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The History of Kent

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The Aldington Gang

The Aldington Gang were a band of smugglers who used the Walnut Tree, an Inn at Aldington, as their headquarters, and carried out their business throughout Romney Marsh and the Kent coastline. The gang would often use the Inn for a drop off point of contraband from the Marshes. They would shine a light through a small window high up in the Inn that could be seen at Aldington Knoll, as a signal when the coast was clear. The gang were nicknamed the Blues, because either that was the colour of their clothing or they signalled with blue flares.

It is believed the gang started around 1817, and was guilty of smuggling instances at
Deal and St Margaret’s Bay, although there is no record of them until November 1820. Their numbers were strengthened by men returning from the Napoleonic wars who could not find any other work.

A total of 250 men took part in an incident at Sandgate, with the smuggling of tobacco, salt and spirits, which had been loaded into a galley and rowed from Boulogne, and dragged onto the beach.

The gang split into three groups one to transport and unload the contraband, the other two, known as Batmen, who protected the first. The Batmen were so named due to the clubs or bats carried, and would fight off anyone trying to intervene. Often guns were used, although the authorities increased their efforts if a Revenue officer were shot.

On this occasion, the proceedings were discovered by a small group of blockade men. Although they were too few in number and could only watch.

A battle took place at Brookland in 1821, between the gang and Revenue officers. The gang, some 250 strong, was spotted on its way to an area between Camber and
Dungeness by the Camber Watch House. Having completed the unloading the gang was chased by the Customs and Excise men across Romney Marsh. Upon reaching Brookland, the gang turned on the Revenue Officers. In the perusing battle, five were killed and over twenty wounded.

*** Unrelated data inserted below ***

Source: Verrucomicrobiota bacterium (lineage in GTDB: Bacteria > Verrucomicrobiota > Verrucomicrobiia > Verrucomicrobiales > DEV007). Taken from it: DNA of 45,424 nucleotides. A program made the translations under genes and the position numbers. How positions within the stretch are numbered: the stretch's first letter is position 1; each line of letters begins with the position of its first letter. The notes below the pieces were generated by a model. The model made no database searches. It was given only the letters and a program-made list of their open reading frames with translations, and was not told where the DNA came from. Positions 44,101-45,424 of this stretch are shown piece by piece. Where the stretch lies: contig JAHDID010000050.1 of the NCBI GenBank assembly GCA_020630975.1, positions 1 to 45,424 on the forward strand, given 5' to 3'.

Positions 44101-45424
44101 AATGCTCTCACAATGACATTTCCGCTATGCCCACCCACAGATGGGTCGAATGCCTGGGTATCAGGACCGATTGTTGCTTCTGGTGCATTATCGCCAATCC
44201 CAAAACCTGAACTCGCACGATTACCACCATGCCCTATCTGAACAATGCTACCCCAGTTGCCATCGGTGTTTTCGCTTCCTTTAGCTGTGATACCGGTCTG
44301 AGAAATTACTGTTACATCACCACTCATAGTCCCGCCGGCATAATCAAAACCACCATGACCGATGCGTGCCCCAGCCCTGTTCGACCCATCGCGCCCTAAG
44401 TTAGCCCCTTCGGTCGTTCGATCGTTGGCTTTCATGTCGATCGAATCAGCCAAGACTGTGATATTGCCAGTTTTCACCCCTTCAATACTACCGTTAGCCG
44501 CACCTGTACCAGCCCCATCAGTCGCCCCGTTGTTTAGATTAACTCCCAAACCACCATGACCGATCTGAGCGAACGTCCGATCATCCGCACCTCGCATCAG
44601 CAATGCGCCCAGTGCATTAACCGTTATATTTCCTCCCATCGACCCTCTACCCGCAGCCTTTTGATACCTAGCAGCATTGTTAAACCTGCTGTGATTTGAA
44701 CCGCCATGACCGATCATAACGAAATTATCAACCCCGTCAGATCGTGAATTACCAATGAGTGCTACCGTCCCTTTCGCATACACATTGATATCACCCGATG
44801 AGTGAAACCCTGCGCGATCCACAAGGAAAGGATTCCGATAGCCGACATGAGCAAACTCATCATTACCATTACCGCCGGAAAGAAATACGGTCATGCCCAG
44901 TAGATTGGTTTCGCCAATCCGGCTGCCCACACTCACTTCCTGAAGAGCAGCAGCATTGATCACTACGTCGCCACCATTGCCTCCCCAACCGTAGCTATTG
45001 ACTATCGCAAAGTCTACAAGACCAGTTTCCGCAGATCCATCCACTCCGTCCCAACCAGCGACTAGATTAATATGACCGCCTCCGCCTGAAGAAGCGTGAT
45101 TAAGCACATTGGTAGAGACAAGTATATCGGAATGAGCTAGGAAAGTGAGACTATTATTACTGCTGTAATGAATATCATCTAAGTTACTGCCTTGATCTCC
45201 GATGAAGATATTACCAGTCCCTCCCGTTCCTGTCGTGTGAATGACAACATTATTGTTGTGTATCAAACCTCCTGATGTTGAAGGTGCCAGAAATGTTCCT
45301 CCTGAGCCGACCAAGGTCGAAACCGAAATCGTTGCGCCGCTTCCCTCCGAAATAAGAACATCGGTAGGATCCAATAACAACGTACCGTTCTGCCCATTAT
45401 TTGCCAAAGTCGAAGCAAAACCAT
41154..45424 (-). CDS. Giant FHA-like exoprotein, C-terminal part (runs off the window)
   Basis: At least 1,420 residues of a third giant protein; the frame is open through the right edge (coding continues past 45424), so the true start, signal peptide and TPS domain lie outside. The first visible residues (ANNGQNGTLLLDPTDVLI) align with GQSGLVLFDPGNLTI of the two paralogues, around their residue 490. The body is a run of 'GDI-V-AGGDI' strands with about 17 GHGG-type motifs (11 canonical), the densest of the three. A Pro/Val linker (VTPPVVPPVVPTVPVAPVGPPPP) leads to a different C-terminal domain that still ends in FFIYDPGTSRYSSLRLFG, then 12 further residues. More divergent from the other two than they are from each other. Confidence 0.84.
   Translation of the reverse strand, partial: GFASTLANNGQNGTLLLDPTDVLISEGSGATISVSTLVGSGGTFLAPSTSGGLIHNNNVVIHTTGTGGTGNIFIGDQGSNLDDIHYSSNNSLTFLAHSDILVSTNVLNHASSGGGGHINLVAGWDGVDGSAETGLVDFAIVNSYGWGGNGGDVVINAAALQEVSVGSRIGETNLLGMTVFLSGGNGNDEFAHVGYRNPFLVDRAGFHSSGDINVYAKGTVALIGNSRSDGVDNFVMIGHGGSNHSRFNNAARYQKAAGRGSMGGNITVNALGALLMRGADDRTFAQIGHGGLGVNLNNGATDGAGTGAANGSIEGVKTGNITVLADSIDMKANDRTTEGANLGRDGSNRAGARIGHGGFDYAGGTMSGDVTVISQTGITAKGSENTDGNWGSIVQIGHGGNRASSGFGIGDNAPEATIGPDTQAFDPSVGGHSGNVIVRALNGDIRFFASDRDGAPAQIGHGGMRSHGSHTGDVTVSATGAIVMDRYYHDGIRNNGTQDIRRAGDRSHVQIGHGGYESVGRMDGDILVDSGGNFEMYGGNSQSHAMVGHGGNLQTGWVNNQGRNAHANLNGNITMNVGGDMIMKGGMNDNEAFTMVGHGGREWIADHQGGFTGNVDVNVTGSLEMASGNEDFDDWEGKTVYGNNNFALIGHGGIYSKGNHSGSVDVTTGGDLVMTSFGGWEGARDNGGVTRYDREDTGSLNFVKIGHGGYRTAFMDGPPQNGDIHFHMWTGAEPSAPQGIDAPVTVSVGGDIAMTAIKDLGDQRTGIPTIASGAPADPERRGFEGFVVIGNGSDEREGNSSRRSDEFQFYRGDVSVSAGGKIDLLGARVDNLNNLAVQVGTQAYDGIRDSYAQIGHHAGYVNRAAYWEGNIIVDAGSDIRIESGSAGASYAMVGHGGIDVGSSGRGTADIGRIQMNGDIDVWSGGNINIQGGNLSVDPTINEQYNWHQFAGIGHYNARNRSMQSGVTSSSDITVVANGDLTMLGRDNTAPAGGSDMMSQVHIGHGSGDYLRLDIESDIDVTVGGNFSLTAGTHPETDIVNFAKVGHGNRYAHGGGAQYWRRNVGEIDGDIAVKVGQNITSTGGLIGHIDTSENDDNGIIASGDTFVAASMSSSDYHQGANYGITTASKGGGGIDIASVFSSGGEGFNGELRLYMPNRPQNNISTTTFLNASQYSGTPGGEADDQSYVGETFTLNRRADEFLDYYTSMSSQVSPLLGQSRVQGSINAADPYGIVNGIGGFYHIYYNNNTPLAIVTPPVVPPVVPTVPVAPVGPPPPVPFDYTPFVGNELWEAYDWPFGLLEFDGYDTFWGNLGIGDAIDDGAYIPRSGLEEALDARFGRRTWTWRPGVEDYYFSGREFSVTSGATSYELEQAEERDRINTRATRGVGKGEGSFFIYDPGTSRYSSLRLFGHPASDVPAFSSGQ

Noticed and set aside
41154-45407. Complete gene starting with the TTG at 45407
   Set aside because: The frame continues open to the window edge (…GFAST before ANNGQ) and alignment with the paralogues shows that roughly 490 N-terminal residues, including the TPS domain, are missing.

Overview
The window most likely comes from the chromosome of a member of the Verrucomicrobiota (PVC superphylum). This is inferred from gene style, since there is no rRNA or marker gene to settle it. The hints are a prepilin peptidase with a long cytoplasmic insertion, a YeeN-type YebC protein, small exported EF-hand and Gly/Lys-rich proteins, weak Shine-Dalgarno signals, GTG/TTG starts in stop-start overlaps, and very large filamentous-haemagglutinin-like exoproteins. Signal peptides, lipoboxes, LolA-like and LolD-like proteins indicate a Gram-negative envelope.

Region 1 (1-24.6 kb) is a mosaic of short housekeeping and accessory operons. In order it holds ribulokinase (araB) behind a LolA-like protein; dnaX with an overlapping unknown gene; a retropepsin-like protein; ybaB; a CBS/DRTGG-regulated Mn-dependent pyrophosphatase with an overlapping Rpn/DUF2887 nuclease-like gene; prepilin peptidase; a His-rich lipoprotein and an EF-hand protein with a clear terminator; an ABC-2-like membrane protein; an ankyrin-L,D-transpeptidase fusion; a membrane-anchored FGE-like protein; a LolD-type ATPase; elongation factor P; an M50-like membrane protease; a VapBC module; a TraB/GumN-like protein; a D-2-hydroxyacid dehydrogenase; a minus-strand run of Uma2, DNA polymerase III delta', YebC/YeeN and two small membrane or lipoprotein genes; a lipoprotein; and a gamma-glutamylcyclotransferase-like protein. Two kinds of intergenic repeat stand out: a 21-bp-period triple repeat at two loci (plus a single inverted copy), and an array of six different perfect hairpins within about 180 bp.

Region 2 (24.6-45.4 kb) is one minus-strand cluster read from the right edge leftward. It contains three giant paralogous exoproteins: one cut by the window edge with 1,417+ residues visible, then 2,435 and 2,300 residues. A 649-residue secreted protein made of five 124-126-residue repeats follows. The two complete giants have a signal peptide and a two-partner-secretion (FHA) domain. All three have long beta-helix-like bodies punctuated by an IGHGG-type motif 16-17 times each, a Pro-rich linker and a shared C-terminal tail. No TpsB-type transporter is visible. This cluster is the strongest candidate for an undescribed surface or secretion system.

The gang’s leader, Cephas Quested, being intoxicated, gave a pistol to a man close by and told him to ‘blow an Officer’s brains out’. In the heat of battle, he had turned to a member of the blockade and was promptly arrested. Following sentencing, Quested was hung at Newgate on 4 July 1821.

George Ransley was born at
Ruckinge in 1792 and worked as a ploughman and later a Carter. It is said he discovered spirits that had been buried by smugglers. He sold the find and used the money to buy the Bourne Tap, a house where he would sell spirits.

Following the battle at Brookland, Ransley became leader of the gang. He ensured loyalty by employing a doctor to tend a gang member if he became ill and paid an allowance to his family. This also enabled an injured man to elude capture by Excise men.

Over the following five years, the gang grew from strength to strength with landings taking place along the Kent coastline from Deal to Rye. However, their luck ran out on
Dover beach in July 1826. They were caught by Richard Morgan, a Midshipman and his colleague. Morgan was killed with his associate being wounded.

Morgan had been liked in Dover, and several people came forward following the death. In October 1826, two Bow Street Runners and a force of blockade men surrounded the Bourne tap, resulting in the arrest of Ransley and nineteen gang members. At
Maidstone in January 1827, they were found guilty, although their lawyer argued that as the events had happened in the dark the death sentences should be commuted to deportation.

Ransley worked on a farm in Tasmania and benefited from his understanding of farming. In 1828, his wife and ten children, although only nine completed the journey, followed him. In 1833, Ransley was assigned to his wife Elizabeth. Five years later, in 1838, he was pardoned. The family farmed 500 acres in Hobart, until his death in 1856. Ransley and his wife were buried together on the farm.

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